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Rocket stove insulation

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I have built stove of sorts. It is 5 inch steel tube ran up into a 30 gallon water heater. Drawn pic below. I did not insulate riser. I know this may not be the most efficient design, but it it what I have for now.
My question is, is it worth it to cut it open and insulate the riser tube? If so can I use metal ductwork for form and pour in perlite. Or should I use a mixed up fire mortar, perlite mix and a form that will burn away?
I can't rebuild it. This is my heat for now. So I just want to make it more efficient if it will till spring.
Thnx, Nathan
[Thumbnail for Screenshot_20180101-155641.png]
Nathan Bendler
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Sorry, apex dimensions are

The tubing is all 5 inch, 3\8 thick
Burn chamber 10 inches long
Feed tube 10 inches long
Riser is welded to 1\2 plate stand with clean out in very bottom
Riser is prob 40 inches tall, apex 30 above burn chamber entrance
Riser stops 3 inches from water heater at top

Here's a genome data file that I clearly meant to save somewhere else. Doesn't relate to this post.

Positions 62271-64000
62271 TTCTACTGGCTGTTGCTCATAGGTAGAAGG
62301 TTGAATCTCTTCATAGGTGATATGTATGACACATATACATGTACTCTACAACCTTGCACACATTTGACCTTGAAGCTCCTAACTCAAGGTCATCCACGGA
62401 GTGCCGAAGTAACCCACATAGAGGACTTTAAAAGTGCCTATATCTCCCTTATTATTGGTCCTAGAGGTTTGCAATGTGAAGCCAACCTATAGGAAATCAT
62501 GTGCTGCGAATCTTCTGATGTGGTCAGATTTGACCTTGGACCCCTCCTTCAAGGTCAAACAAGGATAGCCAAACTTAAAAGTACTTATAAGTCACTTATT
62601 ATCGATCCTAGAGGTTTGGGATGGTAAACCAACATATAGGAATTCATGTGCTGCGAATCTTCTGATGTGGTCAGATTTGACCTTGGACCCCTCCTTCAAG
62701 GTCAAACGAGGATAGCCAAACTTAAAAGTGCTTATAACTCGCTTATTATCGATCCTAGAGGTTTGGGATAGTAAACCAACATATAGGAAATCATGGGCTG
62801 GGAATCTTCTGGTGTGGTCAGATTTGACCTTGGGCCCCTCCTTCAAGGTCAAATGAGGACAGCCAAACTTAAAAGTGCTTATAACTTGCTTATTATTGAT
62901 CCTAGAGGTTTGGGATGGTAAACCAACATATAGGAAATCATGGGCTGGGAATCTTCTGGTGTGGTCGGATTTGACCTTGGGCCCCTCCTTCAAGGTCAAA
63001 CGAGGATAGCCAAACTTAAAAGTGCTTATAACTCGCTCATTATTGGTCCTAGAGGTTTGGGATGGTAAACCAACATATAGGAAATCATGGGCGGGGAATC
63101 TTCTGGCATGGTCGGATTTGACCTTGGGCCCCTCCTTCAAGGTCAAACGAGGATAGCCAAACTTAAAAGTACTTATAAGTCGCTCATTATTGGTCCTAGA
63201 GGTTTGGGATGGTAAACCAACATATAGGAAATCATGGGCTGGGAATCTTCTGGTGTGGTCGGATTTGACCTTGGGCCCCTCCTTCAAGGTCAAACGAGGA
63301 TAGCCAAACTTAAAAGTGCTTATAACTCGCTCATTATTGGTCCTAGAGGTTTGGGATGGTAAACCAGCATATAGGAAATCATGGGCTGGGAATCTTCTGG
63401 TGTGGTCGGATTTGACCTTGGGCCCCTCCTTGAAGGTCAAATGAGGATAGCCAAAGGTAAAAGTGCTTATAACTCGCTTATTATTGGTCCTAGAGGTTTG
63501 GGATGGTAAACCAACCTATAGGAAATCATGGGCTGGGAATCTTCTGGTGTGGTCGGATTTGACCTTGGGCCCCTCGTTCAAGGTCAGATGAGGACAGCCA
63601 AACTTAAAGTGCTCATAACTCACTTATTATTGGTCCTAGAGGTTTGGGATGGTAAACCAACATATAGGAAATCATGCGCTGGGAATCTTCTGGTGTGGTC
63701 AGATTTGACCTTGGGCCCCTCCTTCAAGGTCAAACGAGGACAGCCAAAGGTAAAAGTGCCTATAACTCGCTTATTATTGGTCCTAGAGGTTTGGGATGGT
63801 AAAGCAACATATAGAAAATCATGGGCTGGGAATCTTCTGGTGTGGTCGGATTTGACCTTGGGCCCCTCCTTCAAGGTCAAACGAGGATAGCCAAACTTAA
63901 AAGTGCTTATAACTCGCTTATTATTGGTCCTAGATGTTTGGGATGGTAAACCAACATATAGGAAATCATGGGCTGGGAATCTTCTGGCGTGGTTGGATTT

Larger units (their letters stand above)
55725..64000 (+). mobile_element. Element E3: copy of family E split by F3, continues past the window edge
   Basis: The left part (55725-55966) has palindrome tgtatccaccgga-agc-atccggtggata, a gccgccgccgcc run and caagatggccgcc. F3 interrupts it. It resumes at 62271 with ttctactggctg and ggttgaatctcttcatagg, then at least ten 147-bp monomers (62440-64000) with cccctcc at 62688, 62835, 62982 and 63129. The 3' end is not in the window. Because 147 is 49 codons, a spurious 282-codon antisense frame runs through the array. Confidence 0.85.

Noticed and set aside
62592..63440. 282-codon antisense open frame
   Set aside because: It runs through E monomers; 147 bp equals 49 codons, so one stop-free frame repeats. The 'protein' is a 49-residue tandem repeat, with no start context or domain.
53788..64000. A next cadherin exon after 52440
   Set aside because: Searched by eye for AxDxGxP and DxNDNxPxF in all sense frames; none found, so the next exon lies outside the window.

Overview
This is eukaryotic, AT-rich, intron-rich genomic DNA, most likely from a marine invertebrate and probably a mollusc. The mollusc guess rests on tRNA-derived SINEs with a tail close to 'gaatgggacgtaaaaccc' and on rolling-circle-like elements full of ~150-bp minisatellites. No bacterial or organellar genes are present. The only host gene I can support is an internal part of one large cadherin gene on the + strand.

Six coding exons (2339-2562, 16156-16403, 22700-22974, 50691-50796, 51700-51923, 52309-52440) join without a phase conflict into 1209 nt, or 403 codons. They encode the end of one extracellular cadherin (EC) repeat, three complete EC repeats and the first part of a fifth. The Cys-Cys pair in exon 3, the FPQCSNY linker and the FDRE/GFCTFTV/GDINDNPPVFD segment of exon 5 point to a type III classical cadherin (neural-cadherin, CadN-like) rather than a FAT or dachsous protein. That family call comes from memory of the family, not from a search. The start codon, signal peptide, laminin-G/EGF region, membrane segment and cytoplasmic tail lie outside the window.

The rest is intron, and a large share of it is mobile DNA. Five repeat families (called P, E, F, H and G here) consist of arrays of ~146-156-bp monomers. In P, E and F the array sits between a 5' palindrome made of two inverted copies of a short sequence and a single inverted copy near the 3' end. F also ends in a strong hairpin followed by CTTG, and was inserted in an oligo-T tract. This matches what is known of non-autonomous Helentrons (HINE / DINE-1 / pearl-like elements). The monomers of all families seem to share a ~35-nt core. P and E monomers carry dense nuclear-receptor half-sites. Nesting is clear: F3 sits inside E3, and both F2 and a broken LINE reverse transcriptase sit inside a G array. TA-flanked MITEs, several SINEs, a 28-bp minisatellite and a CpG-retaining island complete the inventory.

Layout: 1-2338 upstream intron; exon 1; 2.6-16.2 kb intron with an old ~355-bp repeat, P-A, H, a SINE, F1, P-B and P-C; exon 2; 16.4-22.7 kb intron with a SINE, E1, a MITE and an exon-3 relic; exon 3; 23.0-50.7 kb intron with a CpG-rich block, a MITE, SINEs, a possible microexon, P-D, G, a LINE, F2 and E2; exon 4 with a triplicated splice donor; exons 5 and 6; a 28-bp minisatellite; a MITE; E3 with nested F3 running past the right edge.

Water heater is apex 18x26
It burns OK
Exhaust is decent temp. I can touch the pipe where it exits water heater.
It leaves some lumpy pieces in the cleanout
Posts: 3202
Location: Upstate NY, zone 5
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You definitely want to insulate the heat riser, and the burn tunnel, possibly the feed tube. Without insulation you are losing a lot of heat from the main combustion zone, especially in such a small diameter system, and you will get less complete combustion (as evidenced by your mention of chunks in the cleanout).

Insulating a steel core will cause deterioration of the metal, but with a 5" system, the degree of heat may not be so severe that it will happen fast. It may last a couple of seasons before needing to be replaced, and you will have more experience when you do replace it. Be sure to inspect the interior regularly to see its condition.

You can probably just insulate around the existing riser with a perlite/fireclay mix, 2" thick or so. You can use light sheetmetal for an outer form. If the riser burns out, the perlite/clay will keep its shape; loose perlite would not.
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